LITTLE ROCK, Ark. - Some think of heroin as a street drug, but in a matter of minutes, you may be thinking twice about who uses it.
Doctors tell us heroin is in most high schools across Central Arkansas. Alarming numbers also show that Arkansas high school seniors are abusing prescription pills more than any other high schoolers.
A local family knows this all too well. Their heroin-addicted daughter started by popping pills. She's been to five rehab facilities and has overdosed three times. Now, Madeline Tate, 21, is doing everything she can to wean herself off drugs.
Madeline's fight is now a fight to live.
"It was more comfortable not being in Little Rock," she says.
The Central High grad resides in a sober living center in Jackson, Mississippi.
"When I was 15, I tried meth for the first time," she tells us.
From meth to prescription pills, it was just the beginning of her drug use.
"You would do these drugs - would they just not work anymore and you tried heroin?," KARK Reporter Mitch McCoy asks Madeline.
"Yes. After awhile it wasn't and the money it was costing it was like if you got heroin you got more and it was better for the same price," she responds. "I never felt anything like that before in my life and it took me in and I didn't know how to get out."
At 18, Madeline's had her first heroin high, and only a senior in high school.
"How would you shoot?," Mitch inquires.
"My arms, my hands, my feet. I've even done it in my neck before," she explains.
"Did you shoot up in the bathroom at school?, he asks her.
"No, but in the car," she says.
"It's a living hell," says Madeline's mother, Hope Hankins. We first met her in August. She says it's easy now to reflect on her daughter's turning point.
"Changes in the group of friends, who she was dating. I knew he didn't come around like a typical boyfriend," Hope explains.
"It was like, so easy for me to manipulate my mom and tell her I'm doing this and she trusted me," says Madeline.
Her latest stint in rehab comes after not one, not two, but four drug-related arrests in Pulaski County. These are her mugshots from those arrests:
"I wanted to try it all and it was like that first time...just grabbed me," she says.
"It petrifies me," says Denise Marsters, Founder & CEO of The McCoy House. She says the faces of addiction would surprise most. "You would look at them and think 'oh my gosh they have everything they ever wanted'," Marsters says.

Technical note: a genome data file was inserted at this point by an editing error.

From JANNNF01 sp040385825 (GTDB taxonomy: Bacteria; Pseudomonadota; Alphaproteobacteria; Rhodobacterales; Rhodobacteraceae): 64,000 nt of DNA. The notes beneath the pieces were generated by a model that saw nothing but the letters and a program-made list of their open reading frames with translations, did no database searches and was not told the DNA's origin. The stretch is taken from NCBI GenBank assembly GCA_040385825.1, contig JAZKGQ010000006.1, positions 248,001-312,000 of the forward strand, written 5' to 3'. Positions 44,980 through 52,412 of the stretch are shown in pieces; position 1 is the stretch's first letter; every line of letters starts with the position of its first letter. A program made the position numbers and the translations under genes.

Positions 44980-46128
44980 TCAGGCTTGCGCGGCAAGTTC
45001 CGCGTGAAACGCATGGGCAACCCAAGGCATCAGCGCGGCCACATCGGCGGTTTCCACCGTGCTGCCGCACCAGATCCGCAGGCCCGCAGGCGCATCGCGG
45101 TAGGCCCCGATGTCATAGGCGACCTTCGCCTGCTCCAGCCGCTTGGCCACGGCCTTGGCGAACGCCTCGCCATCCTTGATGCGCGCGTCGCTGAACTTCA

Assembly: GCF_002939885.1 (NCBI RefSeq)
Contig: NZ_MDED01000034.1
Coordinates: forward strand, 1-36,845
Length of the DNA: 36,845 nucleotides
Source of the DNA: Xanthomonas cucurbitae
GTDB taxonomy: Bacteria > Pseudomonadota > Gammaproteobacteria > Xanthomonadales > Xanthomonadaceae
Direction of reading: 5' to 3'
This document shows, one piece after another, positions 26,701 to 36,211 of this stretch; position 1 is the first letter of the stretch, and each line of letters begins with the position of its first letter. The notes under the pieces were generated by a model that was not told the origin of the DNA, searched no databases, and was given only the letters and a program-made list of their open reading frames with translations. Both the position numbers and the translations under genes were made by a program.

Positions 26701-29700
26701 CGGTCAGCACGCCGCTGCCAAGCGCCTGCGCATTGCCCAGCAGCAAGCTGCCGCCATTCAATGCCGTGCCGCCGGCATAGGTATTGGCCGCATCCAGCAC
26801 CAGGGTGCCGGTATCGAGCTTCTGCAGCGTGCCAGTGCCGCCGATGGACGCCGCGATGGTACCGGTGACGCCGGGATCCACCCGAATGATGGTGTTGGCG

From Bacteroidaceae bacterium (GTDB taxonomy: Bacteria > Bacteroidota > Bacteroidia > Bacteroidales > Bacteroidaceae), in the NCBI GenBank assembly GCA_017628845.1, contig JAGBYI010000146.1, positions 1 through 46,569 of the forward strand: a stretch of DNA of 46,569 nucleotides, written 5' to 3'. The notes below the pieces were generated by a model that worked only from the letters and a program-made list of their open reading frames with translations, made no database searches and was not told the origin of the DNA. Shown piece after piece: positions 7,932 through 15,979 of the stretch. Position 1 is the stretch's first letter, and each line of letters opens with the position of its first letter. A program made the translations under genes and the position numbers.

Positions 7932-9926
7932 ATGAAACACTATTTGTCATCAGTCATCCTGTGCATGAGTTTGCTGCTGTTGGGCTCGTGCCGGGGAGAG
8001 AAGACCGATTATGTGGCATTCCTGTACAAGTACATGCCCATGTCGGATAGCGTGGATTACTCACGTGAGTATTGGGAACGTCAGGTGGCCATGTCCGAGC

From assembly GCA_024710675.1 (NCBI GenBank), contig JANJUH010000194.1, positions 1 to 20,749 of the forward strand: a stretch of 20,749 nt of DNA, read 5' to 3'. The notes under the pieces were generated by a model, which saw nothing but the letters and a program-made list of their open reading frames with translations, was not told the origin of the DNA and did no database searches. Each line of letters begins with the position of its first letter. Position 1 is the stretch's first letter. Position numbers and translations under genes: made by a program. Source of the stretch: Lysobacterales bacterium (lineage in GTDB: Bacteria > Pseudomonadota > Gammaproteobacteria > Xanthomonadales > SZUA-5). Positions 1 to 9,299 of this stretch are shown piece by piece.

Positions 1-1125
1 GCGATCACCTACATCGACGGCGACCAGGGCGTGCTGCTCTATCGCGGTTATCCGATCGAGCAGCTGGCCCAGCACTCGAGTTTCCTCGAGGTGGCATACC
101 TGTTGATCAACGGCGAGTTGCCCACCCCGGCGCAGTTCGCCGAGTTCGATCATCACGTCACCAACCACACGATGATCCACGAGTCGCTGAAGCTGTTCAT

Denise says most of the women coming to the McCoy House are educated with an entire life in front of them. But the addiction can be blinding...not only to them but also their loved ones.
"If it's a family member, they're hoping and praying it's not as bad as it is and they'll get out of that phase," says Marsters.
Being sober takes soul searching, from meditating to reading...to preparing for the real world.
"I know that if I'm sitting and I'm bored that's when I want to use the most," Madeline says.
Madeline is required to volunteer twice a week at "The Real McCoy Thrift Store."
"We're going through clothes that have been donated," she explains.
"What gave you that power to say I want to do it for me now?" Mitch asks Madeline.
"I would say sick of being miserable," she answers.
Madeline says she's ready to continue the fight but believes she has the upper hand.
"My wanting, my willingness, to want to be sober this time for sure changed it," she says.
Madeline is more than six months sober...the longest she's ever been clean.
"I feel like I have a chance," she says.
"It's so important," says her mom Hope.
The path from blinding addiction to her ongoing recovery has opened her eyes.
"Now I can see I can actually have a good life. I can have a good relationship with my parents," Madeline adds. "I never want to be where I was," she says. "I'm so much happier now."
Click here for more on The McCoy House.
If you or you think a family member is addicted to heroin or another drug, click here for more on Behavioral Health Services of Arkansas.
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